Shell lays keel for floating LNG project

Shell has laid the keel for Prelude FLNG, the world’s first floating liquefied natural gas project. When complete, Prelude is expected to be the largest offshore floating facility ever built. FLNG will allow Shell to produce natural gas at sea, turn it into liquefied natural gas and then transfer it directly to the ships that will transport it to customers.

Large steel sections, known as blocks, that form the hull are being manufactured in the Geoje shipyard, with more than 1,600 already complete. One section can be the size of a large house. The hull will be assembled in the dry dock before the turret and the topsides are fitted at Samsung Heavy Industries’ Geoje shipyard in South Korea. The 93-metre high turret mooring system is under construction in Dubai and will be transported to Geoje in five parts. The turret will run vertically through one end of the facility and will be anchored to the seabed by four groups of mooring lines. It will allow the facility to rotate with the direction of the wind.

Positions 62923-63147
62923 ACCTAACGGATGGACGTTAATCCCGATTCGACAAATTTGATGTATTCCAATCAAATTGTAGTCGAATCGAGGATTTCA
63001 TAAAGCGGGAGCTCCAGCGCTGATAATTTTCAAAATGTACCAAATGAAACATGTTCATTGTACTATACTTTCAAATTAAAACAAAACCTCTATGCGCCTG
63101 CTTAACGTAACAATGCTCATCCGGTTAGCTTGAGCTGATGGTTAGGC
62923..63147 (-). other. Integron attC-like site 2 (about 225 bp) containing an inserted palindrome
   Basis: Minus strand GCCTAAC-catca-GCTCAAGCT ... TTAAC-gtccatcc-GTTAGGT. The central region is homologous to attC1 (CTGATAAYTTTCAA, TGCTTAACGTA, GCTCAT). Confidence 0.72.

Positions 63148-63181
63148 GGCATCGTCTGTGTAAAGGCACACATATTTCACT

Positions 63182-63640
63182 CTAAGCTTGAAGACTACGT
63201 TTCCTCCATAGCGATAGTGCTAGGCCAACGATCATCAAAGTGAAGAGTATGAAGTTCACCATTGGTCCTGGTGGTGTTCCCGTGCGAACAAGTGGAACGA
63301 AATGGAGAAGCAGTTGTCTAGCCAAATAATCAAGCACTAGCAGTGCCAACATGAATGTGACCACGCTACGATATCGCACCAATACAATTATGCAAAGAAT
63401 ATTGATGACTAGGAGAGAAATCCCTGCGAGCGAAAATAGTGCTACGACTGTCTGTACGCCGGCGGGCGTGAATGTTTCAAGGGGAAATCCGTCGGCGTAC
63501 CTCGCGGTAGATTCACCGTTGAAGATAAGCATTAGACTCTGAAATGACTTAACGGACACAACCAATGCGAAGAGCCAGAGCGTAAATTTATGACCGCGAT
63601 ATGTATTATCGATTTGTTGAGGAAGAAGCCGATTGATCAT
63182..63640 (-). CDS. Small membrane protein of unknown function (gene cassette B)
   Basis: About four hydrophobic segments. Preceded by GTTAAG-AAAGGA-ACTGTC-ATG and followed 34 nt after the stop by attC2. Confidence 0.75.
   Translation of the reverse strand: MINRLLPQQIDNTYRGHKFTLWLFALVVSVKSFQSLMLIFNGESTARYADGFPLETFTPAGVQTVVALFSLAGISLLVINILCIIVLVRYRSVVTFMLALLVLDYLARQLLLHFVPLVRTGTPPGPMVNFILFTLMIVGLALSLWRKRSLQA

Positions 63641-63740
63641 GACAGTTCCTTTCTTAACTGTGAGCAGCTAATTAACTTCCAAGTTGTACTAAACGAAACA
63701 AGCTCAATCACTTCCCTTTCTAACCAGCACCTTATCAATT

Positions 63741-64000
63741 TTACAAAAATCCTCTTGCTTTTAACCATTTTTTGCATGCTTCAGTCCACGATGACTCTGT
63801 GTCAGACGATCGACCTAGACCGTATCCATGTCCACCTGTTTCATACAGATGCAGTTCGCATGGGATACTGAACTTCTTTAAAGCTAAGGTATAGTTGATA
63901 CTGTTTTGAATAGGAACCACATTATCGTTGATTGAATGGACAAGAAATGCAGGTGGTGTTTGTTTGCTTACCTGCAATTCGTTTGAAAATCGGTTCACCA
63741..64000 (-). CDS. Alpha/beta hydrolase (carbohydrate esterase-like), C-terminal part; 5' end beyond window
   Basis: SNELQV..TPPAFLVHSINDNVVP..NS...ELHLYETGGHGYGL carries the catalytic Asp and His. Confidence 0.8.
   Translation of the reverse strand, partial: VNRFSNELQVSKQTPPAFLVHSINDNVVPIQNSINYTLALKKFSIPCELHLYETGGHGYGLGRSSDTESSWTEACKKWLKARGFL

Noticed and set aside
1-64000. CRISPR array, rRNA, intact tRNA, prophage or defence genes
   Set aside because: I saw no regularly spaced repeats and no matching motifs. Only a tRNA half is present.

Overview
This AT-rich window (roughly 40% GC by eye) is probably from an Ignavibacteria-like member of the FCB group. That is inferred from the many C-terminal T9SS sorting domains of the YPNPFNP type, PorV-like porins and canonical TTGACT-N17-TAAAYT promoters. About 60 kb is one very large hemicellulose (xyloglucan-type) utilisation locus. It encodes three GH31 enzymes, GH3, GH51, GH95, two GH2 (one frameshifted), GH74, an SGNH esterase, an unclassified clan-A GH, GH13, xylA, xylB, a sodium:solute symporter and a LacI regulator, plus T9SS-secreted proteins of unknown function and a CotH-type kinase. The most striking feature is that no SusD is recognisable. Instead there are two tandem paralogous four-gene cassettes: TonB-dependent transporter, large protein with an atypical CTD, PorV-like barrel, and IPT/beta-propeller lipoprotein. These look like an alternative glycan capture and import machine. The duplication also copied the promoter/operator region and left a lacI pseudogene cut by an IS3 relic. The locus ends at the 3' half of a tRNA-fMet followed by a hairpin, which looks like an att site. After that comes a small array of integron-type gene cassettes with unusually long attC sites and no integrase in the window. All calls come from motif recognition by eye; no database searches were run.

Despite its huge dimensions, the facility is only one-quarter the size of an equivalent plant on land. Shell’s technology has been adapted for floating LNG, and engineers designed components that will stack vertically to save space. The cooling plant, for example, will be placed above the vast storage tanks. Specially designed tubes, known as risers, will draw 50M litres of cold water from the ocean every hour to help cool the natural gas.

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